Curiosity Quills – The Audition

The Query

Portia Andrade has known since her early teens that the scenes which played before her eyes like a movie were instances woven in the fabric of Time. Unfortunately, she couldn’t tell if the haunting depictions occurred hundreds of years ago or yesterday. As an adult, she has tried everything from meditation to medication to quell the visions. However when her feisty sister is the most likely suspect in the murder of the young actress found stabbed to death in the courtyard of the Andrade House Hotel, Portia draws upon her complete arsenal of weapons – her gift, the research skills of her current boyfriend and the investigative knowledge of her ex-husband – to keep her sister out of jail amid a media storm of bad press.

A midnight gala in honor of Talia McCormick, Hollywood’s latest ingénue, has all the delights New Orleans has to offer from blackened alligator to an authentic jazz second-line under the majestic shadows of St. Louis Cathedral. But by the time the last silk handkerchief is waved, the young actress lies dying on an oyster-shelled path and Portia must embrace the most frightening part of herself because family is just that important.

Set in New Orleans, Upon an Oyster-Shelled Path, uses the culture of the Afro-Cuban and Creole communities where either you are related to or went to school with everyone else as Portia’s ally in her quest to clear her sister’s name. This completed 25,000 word novella, intended to introduce the Andrade House Mystery series, can be included in an anthology or made available as a stand-alone title for readers of cozy mysteries looking for a culturally diverse amateur sleuth in an exciting setting.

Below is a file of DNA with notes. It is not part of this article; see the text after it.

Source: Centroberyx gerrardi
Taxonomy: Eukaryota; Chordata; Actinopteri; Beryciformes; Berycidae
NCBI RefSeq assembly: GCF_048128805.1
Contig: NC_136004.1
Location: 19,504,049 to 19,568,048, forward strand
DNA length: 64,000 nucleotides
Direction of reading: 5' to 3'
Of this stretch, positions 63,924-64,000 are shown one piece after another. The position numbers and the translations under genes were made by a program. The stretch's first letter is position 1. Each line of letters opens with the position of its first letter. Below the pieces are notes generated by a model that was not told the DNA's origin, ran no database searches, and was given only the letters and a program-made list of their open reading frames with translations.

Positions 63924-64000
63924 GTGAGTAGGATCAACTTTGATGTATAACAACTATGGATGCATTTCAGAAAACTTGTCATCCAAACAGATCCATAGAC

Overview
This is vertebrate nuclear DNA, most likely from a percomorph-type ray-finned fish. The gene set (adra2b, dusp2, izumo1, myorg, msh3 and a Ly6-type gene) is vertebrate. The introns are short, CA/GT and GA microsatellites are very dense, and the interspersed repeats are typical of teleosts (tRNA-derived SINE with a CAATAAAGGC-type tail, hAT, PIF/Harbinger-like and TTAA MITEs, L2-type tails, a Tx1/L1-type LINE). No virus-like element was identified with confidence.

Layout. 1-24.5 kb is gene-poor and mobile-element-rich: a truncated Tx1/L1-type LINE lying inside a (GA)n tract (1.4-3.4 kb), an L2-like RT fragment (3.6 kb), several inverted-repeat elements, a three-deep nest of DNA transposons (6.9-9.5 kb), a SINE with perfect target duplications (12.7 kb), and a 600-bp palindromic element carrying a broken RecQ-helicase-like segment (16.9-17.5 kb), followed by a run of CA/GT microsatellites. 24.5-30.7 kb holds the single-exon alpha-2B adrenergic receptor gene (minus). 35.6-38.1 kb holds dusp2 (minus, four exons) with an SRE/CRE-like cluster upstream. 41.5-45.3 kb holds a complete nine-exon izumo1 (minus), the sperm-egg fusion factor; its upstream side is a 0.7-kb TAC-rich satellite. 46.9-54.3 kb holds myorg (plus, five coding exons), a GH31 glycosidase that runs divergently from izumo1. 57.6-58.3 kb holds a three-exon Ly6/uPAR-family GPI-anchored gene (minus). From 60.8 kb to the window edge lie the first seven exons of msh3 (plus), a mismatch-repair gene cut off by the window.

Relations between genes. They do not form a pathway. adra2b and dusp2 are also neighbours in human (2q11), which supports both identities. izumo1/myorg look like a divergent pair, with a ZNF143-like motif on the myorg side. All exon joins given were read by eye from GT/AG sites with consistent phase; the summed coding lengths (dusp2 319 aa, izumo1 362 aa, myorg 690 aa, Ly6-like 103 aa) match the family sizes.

The First Page

Hollywood had invaded the quiet neighborhood of Algiers Point, located a ferry’s ride across the Mississippi River from the French Quarter.  From her spot on the balcony, Portia could see the majestic steeple of St. Louis’ cathedral peeking over the horizon silhouetted against a bright cloudless sky.  Double shotgun houses neatly lined the riverbank in an array of pastels from blues to pinks to yellows. It was a picture perfect snapshot that could have been taken in the early 1900s.

The only exceptions were the vans parked haphazardly along the narrow streets each with the vivid logo from a different television station.  And the crowd of onlookers spilling beyond the restriction gates set up by the Algiers Point Commission to mingle with the cameramen and newscasters.

All were jostling for the best view of the star of last summer’s hit Midnight’s Kiss, Talia McCormick.  All were trampling the manicured foliage of historic Algiers Point.

Portia’s stomach flipped.  Danielle LeBlanc, current APC President, would surely speak with her about this later.  The thought of speaking with Danielle, her perfectly coiffed eighty’s styled mushroom swinging about her thin angular face made Portia cringe and take another puff of her offensive cigarette.

She never smoked while working.  Hollywood had done this to her. The people, the planning, the drama combining in a massive early morning headache and the need for just one before she could continue with the rest of the day.

Not that she wasn’t grateful.

Midnight’s Kiss had provided amazing opportunities for her family. Her sister, Jewel, was now an Oscar winning costume designer for a hit movie. The Andrade House Hotel, chosen as the backdrop for key scenes in the first film, was now slated for a more prominent showcasing in the upcoming production of Midnight’s Kiss: Renewal.  She was the event planner for Talia McCormick’s First Annual Midnight Ball for Literacy this evening.  It couldn’t get better than that.

Or worse.

A cacophony of screeching snarls and high-pitched whines erupted from her bedroom and demanded her attention. Portia took another quick puff and crushed the cigarette beneath her sneakered foot.  Taking a cleansing breath, she stepped inside.

To view the first pages of my fellow minions, please click here!

To read Portia Andrade’s premier short story, please click here! 

Leave a Reply

Fill in your details below or click an icon to log in:

WordPress.com Logo

You are commenting using your WordPress.com account. Log Out / Change )

Twitter picture

You are commenting using your Twitter account. Log Out / Change )

Facebook photo

You are commenting using your Facebook account. Log Out / Change )

Google+ photo

You are commenting using your Google+ account. Log Out / Change )

Connecting to %s